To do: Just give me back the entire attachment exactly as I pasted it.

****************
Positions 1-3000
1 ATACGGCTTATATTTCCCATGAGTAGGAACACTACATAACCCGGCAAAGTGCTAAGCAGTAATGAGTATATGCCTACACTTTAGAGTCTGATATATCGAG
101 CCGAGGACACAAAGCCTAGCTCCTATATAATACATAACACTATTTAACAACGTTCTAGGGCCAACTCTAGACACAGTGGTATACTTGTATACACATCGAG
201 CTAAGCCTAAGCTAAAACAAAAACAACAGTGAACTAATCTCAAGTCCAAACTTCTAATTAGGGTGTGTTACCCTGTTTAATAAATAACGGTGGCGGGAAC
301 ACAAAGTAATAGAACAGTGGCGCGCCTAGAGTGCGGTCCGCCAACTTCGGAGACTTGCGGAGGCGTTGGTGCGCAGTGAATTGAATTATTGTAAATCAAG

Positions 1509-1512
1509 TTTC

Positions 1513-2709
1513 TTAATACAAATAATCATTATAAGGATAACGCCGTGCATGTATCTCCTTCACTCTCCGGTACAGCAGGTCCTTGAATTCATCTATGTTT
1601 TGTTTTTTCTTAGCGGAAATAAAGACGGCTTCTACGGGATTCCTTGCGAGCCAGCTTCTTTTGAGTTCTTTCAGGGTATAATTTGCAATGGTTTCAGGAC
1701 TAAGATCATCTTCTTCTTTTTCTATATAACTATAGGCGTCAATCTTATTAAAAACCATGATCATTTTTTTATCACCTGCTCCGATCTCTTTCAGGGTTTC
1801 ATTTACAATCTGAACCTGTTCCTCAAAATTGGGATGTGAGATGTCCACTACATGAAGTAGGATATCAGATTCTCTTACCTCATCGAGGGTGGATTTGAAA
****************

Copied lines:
Positions 1-3000
1 ATACGGCTTATATTTCCCATGAGTAGGAACACTACATAACCCGGCAAAGTGCTAAGCAGTAATGAGTATATGCCTACACTTTAGAGTCTGATATATCGAG
101 CCGAGGACACAAAGCCTAGCTCCTATATAATACATAACACTATTTAACAACGTTCTAGGGCCAACTCTAGACACAGTGGTATACTTGTATACACATCGAG
201 CTAAGCCTAAGCTAAAACAAAAACAACAGTGAACTAATCTCAAGTCCAAACTTCTAATTAGGGTGTGTTACCCTGTTTAATAAATAACGGTGGCGGGAAC
301 ACAAAGTAATAGAACAGTGGCGCGCCTAGAGTGCGGTCCGCCAACTTCGGAGACTTGCGGAGGCGTTGGTGCGCAGTGAATTGAATTATTGTAAATCAAG

Positions 1509-1512
1509 TTTC

Positions 1513-2709
1513 TTAATACAAATAATCATTATAAGGATAACGCCGTGCATGTATCTCCTTCACTCTCCGGTACAGCAGGTCCTTGAATTCATCTATGTTT
1601 TGTTTTTTCTTAGCGGAAATAAAGACGGCTTCTACGGGATTCCTTGCGAGCCAGCTTCTTTTGAGTTCTTTCAGGGTATAATTTGCAATGGTTTCAGGAC
1701 TAAGATCATCTTCTTCTTTTTCTATATAACTATAGGCGTCAATCTTATTAAAAACCATGATCATTTTTTTATCACCTGCTCCGATCTCTTTCAGGGTTTC
1801 ATTTACAATCTGAACCTGTTCCTCAAAATTGGGATGTGAGATGTCCACTACATGAAGTAGGATATCAGATTCTCTTACCTCATCGAGGGTGGATTTGAAA